hello everybody

You try operating the camera, reading the autocue and presenting a 12 minutes maths video without mistakes.

Man ur smart 😀

There's always something. I can not described how annoyed I am about that.

wow smart

What Darren Brown did was amazing! He is one of the best! Also, this is a cool "game" I might just have to use it…

It was amazing. I have full respect for him as a magician. He often uses maths tricks in his act as well, dressed up as mentalism.

i saw that he doesnt really explain it the coin game is awsome! i can do it he told how to do it it rocks! u live in the uk?

Then I did well 🙂

To be fair to Derren he didn't have the luxury of being able to spend 12 minutes on it as I have. In TV terms that would be deep maths 🙂 Glad you didn't think so.

As for the other thing, I already have a job thanks 😉

WHAT???

Everyone been talking about the Derren Brown thing. Ask magician Kevin Cunliffe (on my FB friends) what he thinks of it. He told me in the pub on Saturday but I forgot what he said (he was busy being pestered by people asking him to bang a nail in his nose as usual). I think he's met Derren Brown.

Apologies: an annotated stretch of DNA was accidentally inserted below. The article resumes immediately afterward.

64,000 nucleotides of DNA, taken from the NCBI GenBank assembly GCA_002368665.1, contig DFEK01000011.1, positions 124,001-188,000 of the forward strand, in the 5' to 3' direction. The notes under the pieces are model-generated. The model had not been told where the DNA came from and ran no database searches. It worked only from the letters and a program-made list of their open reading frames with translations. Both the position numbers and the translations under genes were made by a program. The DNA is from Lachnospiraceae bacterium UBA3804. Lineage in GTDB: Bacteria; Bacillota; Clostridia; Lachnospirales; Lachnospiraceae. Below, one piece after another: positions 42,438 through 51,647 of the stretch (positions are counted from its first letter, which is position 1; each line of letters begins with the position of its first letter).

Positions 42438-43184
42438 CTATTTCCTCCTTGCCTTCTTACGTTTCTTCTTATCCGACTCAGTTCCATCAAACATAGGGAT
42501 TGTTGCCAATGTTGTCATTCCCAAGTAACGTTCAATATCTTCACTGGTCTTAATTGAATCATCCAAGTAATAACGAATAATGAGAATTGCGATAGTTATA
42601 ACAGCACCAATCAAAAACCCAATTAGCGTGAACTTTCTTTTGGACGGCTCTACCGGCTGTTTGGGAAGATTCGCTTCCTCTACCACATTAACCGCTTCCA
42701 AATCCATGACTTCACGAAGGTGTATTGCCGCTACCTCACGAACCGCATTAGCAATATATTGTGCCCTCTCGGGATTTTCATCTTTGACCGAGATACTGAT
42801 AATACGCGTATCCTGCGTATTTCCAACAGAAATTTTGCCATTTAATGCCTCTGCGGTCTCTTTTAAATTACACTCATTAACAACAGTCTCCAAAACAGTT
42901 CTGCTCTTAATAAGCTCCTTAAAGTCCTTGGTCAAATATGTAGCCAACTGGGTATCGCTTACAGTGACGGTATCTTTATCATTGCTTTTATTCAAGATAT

loving your work !

Friends at home lol…

lol, I thought that at the time "deep maths"?!? I'm in GCSE maths set and I worked this out in 30 seconds. Come on…

Swap the two columns that say Player 1 and Player 2. If Player 1 chooses HHH the best strategy is THH, which will win 7/8. But on the other hand, if Player 1 picks THH then the worst strategy would be to pick HHH, which would win only 1/8. However, unlike the winning strategy, the losing is not unique. There can be more than one choice that would be equally bad.

That's it, that's the full table. And for each choice by Player 1 you just need to go down the column and pick the smallest probability to find the worst choice for Player 2. Good question!

in cambrige what math cours do you teach?

Do you teach math with physics?

nice video I learned alot.

haha im a junior in highschool, you should help me with my pre calc lol

looks a bit like john lydon!

i wonder if this would work on poker machines with the colours of red and black

@singingbanana could this strategy be used with the red/black option?

@hyperm0d Turn on your annotations. The last four are in the wrong order. My mistake.